Faking Adulthood | Moving Tips
It’s that time of year again. The weather is nice and everyone is eager to get out. Out of their apartments, I mean. I don’t understand what it is about the stir-craziness that makes people want to leave their current dwelling for something new, but I always find myself near obsessively searching Craigslist around this time each year. As a result, I’ve just finished moving for the fifth time in four years.
The build up to any move is great: new hopes, plans, the promise of a (somewhat) blank slate at your new place. Then you start boxing up things, and reality sets in. I have too much stuff. I have so many places to call. So many errands to run. How on Earth am I going to get my couch up three flights of narrow stairs?
Maybe you won’t move as much as I have, but chances are if you get a new job, a raise, or a significant other that you want to co-habitate with, you’ll move at some point in your adult life. Hopefully, my extreme organization (or OCD, depending on who you ask) can help make your move a little easier.
Here are a few moving tips I’ve gleaned through my experience.
Keep a list of all the places you need to call.
I keep a spreadsheet of all the places I know I’ll need to contact about my change of address…
- Credit Card Companies
- Insurance Agents
- Your Accountant
- The US Postal Service
- Magazine Subscriptions
- Close Friends and Family (maybe there are also some people you don’t want to notify of your new location)
…and one for the services I’ll need to move:
Help others move, and they’ll return the favor.
Kind of common sense, but getting a crew of people together on a Saturday can be tough, especially in the spring when they’d rather be doing just about anything else or may already be helping someone else to move. Have beer, water, and food at the ready, and set your date well in advance to get the most attendance possible.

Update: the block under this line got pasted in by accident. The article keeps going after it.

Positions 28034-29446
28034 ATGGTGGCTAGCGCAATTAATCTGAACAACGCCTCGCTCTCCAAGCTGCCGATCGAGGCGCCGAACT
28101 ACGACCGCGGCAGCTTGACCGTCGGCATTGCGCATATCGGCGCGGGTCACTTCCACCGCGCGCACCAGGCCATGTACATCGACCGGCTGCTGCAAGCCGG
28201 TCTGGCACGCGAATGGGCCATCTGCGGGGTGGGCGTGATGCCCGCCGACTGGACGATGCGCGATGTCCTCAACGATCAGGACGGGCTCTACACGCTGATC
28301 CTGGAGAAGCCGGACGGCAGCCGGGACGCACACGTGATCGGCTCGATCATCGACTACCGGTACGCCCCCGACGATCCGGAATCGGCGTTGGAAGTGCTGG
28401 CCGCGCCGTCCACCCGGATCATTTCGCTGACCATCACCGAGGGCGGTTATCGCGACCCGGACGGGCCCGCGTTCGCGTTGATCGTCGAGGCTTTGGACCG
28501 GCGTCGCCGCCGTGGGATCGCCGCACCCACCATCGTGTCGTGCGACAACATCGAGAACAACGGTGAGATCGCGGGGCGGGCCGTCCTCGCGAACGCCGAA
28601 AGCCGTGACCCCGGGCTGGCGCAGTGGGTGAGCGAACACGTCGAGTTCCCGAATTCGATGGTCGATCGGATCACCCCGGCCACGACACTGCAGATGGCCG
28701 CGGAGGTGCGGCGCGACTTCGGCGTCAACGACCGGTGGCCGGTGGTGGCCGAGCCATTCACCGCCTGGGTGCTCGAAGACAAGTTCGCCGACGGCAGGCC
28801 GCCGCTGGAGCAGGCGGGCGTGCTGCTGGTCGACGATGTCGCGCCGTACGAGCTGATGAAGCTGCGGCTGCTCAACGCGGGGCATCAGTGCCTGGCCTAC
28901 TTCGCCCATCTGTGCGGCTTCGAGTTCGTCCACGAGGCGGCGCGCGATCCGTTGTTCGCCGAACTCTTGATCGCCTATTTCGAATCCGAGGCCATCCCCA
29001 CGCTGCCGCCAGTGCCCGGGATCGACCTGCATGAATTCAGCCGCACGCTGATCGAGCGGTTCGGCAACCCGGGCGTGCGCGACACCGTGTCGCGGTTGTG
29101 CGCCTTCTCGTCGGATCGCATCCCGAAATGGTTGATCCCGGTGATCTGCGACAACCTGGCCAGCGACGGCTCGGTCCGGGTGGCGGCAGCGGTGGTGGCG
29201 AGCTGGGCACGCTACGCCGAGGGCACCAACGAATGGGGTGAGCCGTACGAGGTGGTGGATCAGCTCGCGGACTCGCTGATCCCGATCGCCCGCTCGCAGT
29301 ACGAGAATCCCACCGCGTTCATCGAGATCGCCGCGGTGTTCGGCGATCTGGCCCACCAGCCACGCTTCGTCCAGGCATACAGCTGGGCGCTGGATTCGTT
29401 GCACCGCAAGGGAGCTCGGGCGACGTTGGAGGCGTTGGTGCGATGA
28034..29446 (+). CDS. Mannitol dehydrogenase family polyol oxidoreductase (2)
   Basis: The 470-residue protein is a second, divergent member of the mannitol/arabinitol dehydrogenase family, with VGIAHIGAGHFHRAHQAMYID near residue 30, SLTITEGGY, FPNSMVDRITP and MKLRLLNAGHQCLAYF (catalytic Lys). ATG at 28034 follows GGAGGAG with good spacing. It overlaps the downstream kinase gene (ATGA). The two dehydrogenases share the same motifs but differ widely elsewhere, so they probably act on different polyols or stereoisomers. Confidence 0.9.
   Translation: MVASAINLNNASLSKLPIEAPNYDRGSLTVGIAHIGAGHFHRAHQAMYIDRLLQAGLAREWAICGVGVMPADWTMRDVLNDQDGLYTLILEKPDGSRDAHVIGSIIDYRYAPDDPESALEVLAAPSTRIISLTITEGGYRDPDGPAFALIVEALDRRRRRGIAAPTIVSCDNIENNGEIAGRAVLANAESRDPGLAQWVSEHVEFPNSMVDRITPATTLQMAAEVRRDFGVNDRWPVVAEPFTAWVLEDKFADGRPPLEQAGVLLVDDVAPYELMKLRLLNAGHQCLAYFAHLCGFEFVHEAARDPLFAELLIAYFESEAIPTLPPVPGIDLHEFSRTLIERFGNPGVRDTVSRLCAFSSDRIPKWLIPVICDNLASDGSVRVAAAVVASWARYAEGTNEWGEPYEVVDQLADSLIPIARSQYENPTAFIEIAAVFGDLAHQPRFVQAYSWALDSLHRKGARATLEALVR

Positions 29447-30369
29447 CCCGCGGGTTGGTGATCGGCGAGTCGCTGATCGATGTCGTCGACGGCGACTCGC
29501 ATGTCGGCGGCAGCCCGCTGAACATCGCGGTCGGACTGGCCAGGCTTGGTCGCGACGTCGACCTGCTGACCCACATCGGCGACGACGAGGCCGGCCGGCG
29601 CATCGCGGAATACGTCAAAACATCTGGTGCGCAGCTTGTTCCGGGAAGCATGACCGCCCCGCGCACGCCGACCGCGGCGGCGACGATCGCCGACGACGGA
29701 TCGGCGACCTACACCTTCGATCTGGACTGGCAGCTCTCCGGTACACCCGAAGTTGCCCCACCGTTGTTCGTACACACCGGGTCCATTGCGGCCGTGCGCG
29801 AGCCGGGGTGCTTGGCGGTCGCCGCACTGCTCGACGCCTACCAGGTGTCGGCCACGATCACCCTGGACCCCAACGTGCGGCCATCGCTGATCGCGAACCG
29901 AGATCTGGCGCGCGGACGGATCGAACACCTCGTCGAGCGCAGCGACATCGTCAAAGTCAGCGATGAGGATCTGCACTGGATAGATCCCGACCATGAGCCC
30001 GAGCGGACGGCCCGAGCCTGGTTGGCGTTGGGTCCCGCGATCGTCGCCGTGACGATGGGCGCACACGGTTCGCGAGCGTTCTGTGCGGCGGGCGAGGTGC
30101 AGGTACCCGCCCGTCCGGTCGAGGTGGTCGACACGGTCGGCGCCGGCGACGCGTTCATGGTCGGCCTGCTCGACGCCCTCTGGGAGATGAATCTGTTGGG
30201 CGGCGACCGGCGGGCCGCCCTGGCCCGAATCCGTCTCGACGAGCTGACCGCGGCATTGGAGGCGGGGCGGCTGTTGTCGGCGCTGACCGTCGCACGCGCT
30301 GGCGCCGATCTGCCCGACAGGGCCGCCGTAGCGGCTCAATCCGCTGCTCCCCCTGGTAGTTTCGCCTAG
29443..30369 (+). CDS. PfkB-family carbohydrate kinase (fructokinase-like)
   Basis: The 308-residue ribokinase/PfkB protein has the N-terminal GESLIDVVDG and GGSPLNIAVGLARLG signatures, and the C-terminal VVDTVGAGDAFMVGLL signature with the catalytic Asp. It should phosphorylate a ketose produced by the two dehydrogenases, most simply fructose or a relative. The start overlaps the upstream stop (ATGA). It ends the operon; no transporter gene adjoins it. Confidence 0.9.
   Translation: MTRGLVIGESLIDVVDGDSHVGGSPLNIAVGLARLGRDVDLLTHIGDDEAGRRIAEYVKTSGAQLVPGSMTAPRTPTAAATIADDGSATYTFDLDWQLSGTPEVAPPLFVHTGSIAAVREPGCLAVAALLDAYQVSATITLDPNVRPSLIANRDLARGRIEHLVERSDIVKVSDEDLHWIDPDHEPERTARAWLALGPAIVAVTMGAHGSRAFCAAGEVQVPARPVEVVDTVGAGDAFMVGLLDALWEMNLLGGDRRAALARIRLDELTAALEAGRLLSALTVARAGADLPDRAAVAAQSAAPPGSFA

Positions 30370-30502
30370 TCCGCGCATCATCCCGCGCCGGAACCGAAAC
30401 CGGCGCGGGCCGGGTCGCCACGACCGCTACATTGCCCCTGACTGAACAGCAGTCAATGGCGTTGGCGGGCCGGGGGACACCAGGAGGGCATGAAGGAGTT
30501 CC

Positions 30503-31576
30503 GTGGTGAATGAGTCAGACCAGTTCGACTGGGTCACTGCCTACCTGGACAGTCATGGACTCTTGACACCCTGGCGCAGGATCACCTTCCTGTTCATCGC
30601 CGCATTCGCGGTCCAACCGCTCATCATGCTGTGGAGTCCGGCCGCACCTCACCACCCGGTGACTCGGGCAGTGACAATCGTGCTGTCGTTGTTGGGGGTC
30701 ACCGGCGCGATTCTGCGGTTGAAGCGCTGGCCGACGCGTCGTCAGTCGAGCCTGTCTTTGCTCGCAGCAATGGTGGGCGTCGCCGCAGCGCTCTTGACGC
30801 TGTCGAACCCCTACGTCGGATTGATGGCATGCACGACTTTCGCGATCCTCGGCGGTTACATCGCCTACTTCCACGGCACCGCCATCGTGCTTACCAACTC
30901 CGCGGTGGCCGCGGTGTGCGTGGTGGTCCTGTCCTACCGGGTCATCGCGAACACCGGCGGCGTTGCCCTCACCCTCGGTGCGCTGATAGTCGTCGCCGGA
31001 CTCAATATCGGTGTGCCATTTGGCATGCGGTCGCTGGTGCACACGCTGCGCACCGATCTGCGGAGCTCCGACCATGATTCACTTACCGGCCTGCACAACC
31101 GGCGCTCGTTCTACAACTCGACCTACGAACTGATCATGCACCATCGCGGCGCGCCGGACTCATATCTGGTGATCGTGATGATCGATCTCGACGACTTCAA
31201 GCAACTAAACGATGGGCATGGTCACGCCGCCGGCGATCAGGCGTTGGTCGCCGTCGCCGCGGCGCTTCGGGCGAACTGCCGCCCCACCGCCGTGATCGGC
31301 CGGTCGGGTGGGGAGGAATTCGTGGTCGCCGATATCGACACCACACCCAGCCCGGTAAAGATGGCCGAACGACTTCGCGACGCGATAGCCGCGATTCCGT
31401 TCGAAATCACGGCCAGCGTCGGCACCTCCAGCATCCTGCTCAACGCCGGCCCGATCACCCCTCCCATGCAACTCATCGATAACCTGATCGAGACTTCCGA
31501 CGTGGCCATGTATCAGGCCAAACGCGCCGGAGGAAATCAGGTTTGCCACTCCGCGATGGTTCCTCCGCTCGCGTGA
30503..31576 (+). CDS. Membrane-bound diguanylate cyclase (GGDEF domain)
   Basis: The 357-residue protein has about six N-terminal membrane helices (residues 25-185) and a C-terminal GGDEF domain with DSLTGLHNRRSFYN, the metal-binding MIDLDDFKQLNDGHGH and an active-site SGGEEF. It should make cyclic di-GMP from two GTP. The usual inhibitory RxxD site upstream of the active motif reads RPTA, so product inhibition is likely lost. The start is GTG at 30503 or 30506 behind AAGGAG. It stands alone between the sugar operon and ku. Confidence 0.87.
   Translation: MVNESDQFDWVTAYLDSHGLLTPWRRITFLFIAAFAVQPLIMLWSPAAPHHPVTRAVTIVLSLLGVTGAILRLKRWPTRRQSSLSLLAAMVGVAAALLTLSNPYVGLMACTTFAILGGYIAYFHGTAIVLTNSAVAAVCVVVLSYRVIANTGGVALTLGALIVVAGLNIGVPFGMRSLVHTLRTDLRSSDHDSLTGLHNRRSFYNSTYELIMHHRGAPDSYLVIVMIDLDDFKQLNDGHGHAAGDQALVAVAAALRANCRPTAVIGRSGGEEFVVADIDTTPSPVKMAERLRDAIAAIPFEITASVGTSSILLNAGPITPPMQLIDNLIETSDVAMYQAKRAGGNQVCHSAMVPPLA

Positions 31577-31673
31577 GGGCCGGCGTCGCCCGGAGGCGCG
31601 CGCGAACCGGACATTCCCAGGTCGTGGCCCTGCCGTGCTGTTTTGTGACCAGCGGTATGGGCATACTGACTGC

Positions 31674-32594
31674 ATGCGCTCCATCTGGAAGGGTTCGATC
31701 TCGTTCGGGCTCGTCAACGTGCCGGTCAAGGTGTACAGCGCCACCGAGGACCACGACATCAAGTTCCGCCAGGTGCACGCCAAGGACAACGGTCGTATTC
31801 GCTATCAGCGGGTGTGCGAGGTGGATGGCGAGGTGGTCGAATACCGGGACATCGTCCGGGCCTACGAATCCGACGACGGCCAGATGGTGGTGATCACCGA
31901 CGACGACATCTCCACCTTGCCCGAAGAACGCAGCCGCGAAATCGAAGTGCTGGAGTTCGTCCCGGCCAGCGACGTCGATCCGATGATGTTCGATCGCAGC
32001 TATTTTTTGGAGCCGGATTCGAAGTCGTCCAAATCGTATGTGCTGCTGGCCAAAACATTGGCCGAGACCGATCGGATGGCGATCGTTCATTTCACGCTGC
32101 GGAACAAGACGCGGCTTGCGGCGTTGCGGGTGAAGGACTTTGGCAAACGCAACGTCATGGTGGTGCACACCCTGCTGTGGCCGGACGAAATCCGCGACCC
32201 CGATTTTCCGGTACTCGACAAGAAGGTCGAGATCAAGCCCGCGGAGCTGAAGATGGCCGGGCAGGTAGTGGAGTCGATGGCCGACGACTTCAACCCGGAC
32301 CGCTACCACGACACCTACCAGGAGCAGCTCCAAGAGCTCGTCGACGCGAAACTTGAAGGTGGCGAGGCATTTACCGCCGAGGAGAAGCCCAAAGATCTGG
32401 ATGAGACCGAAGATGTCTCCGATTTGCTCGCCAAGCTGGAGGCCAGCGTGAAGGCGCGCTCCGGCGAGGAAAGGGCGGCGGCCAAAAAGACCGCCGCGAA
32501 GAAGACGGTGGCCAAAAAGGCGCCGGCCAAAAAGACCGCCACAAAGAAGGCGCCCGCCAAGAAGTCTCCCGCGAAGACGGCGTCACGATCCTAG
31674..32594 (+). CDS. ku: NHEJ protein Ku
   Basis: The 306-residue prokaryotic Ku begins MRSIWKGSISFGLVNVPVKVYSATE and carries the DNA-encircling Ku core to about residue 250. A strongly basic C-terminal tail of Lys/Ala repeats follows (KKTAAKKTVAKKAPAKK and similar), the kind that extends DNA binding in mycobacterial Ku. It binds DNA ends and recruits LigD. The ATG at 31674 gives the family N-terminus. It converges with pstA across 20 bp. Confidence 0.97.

Don’t be afraid to hire a moving crew.
Sure, they’re expensive, but it might be worth the peace of mind if you can afford it. (And you can keep the cost down by boxing as much stuff as you can and moving it yourself.)
I worked with Two Men and a Truck on this last move for my big stuff—couch, bed, kitchen table, etc. They don’t charge per flight of stairs like a lot of moving companies, but they do charge an hourly rate, broken down in 15-minute increments. They’re also a locally owned and operated franchise, so your experience could vary from town to town. Personally, the guys I hired did a great job, and I was so relieved at the end of the day to have my furniture where I wanted it with no fuss.
Put everything you’ll need to clean your old place in one box.
Then leave it there, and come back to clean that night or the next day. It will make for one loooong weekend, but that’s better than letting your move stretch on for what can feel like an eternity.
Items you’ll want:
- Vacuum/broom & dust pan
- Cleaning wipes
- Scrub brush
- Toilet cleaner & brush
- Bathroom cleaner (like scrubbing bubbles)
- Paper towels
Have a moving day plan set in advance.
I view moving day like time management and Tetris combined. If you haven’t thought about all the details ahead of time, and carefully assessed the “pieces,” things can become stressful very quickly. If you’ve made a plan in advance of that morning, you wake up, get some coffee, and follow it. You’re bound to be asked dozens of questions on moving day: where does this go?, what goes next?, do you need help with anything? The answers come much easier if you’ve thought of them ahead of time.
Here’s a sample from my move this weekend:
The night before load to new place, review moving list, dinner, beer, early to bed.
8:30am: final check, pack last minute items: toiletries, bed sheets, litter box, cat food
8:45: catch and imprison cat in carrier
9:00: movers arrive: bed, dresser, couch, armchair, bike, table, bookcase, cubbard
9:15: coffee for all!
9:45: movers unload at new place: Sun Room first (armchair, cat & cat things locked inside), Bedroom (bed, dresser, bookcase), Living Room (cubbard, table, couch), Storage Space (bike)
12:00pm: survey furniture, lunch, nap
Enjoy a nap!
Regardless of whether you moved everything yourself or not, take a break in the middle of your busy day to de-stress. Maybe it’s a nap, or a drink at your new neighborhood watering hole, or a game of Parcheesi, whatever. Just do something to leave your apartment so you can come back later with renewed perspective. Then go to town settling in.